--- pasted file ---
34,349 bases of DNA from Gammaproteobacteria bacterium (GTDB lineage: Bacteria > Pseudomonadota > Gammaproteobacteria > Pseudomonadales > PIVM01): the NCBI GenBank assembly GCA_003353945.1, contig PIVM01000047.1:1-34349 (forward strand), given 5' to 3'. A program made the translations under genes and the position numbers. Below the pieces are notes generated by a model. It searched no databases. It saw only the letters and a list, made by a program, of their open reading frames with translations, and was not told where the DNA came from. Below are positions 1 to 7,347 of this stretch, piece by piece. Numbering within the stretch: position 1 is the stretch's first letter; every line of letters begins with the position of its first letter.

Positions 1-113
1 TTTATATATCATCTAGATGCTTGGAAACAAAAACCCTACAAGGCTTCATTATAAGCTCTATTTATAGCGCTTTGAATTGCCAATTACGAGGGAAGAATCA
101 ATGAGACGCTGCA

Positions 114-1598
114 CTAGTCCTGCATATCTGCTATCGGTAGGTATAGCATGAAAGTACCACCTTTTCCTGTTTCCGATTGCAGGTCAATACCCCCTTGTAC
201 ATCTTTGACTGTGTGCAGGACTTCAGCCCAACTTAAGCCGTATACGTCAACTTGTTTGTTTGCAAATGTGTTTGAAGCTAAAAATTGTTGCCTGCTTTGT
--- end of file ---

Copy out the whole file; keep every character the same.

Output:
34,349 bases of DNA from Gammaproteobacteria bacterium (GTDB lineage: Bacteria > Pseudomonadota > Gammaproteobacteria > Pseudomonadales > PIVM01): the NCBI GenBank assembly GCA_003353945.1, contig PIVM01000047.1:1-34349 (forward strand), given 5' to 3'. A program made the translations under genes and the position numbers. Below the pieces are notes generated by a model. It searched no databases. It saw only the letters and a list, made by a program, of their open reading frames with translations, and was not told where the DNA came from. Below are positions 1 to 7,347 of this stretch, piece by piece. Numbering within the stretch: position 1 is the stretch's first letter; every line of letters begins with the position of its first letter.

Positions 1-113
1 TTTATATATCATCTAGATGCTTGGAAACAAAAACCCTACAAGGCTTCATTATAAGCTCTATTTATAGCGCTTTGAATTGCCAATTACGAGGGAAGAATCA
101 ATGAGACGCTGCA

Positions 114-1598
114 CTAGTCCTGCATATCTGCTATCGGTAGGTATAGCATGAAAGTACCACCTTTTCCTGTTTCCGATTGCAGGTCAATACCCCCTTGTAC
201 ATCTTTGACTGTGTGCAGGACTTCAGCCCAACTTAAGCCGTATACGTCAACTTGTTTGTTTGCAAATGTGTTTGAAGCTAAAAATTGTTGCCTGCTTTGT